Library of America has been awarded a $550,000 grant from the National Endowment for the Humanities in partial support of World War I and America, a national program marking the centenary of the nation’s entry into the war in 1917. The project will be undertaken in partnership with the Gilder Lehrman Institute of American History, the National World War I Museum, the World War I Centenary Commission, the Wounded Warriors Project, and other organizations.
In keeping with Library of America’s mission to foster greater appreciation of the nation’s history through its written heritage, the World War I program will bring members of the veteran community together with the general public in libraries and museums around the country to explore the transformative impact of the First World War by reading, discussing, and sharing insights into the writings of Americans who experienced it firsthand. The aim is to create structured opportunities for those who served in more recent conflicts to bring their experiences to bear on historical events and texts, illuminating for a wide audience the similarities and differences between past and present.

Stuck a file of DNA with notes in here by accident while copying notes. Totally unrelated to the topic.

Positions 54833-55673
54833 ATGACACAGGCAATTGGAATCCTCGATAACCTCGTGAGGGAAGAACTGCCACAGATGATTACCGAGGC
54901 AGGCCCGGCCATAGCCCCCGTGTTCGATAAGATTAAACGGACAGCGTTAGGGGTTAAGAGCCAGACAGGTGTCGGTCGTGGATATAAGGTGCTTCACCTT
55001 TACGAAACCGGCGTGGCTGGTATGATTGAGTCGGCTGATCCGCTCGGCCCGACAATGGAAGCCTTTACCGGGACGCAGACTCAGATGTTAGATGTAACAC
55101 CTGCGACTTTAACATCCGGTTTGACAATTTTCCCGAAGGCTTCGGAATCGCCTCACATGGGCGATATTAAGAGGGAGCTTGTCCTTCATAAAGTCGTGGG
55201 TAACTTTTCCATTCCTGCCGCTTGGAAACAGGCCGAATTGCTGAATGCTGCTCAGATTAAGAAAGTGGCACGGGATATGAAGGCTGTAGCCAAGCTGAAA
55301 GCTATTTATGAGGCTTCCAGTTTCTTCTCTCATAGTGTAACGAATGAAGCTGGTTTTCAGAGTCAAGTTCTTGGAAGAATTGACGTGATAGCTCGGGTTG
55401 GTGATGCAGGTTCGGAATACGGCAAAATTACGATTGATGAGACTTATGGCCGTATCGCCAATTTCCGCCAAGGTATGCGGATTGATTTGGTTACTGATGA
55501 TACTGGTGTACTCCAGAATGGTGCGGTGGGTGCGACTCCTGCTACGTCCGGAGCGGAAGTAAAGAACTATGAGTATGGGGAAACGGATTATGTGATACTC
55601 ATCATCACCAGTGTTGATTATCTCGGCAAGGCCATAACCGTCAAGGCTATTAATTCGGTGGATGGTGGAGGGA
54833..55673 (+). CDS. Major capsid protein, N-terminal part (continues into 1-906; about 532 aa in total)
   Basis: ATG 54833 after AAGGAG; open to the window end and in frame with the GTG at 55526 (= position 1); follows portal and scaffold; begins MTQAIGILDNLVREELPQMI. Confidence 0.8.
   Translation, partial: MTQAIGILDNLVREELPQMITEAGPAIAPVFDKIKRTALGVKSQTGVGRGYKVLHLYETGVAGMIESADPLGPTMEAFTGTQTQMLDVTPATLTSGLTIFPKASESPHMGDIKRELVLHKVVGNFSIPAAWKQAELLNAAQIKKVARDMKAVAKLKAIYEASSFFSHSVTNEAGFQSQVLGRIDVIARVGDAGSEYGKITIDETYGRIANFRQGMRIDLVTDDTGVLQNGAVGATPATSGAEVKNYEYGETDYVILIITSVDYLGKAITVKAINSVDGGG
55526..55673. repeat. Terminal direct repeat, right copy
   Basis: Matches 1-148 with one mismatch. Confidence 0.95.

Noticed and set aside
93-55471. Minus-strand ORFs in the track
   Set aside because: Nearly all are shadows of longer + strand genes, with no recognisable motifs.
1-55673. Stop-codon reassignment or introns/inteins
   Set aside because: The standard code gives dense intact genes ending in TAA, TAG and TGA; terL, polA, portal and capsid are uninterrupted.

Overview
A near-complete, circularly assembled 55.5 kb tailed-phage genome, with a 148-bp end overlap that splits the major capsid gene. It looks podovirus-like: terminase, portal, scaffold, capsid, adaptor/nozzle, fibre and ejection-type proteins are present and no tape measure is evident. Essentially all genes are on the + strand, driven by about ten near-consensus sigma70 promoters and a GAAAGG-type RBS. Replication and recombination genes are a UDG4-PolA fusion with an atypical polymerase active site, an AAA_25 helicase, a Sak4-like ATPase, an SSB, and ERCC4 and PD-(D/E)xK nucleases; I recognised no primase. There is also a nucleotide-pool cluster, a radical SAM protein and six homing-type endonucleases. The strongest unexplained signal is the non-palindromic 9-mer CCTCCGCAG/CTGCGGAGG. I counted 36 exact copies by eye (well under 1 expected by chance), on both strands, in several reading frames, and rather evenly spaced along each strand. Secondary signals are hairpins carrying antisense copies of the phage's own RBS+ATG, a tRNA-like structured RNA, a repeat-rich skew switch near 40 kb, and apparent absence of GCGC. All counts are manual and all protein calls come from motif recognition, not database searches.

The grant to Library of America is the largest awarded by the NEH this year and will also support the development and publication of a companion book, World War I: Told by Americans Who Lived It, an annotated narrative collection of firsthand American writings about the war. This major new anthology, edited by noted biographer A. Scott Berg, will encourage exploration and discussion of the war’s meanings and resonances long after the centennial is over.
The project website, WWIamerica.org, featuring resources for public programming and an online exhibition of documents and artifacts from World War I, will launch in Fall 2016.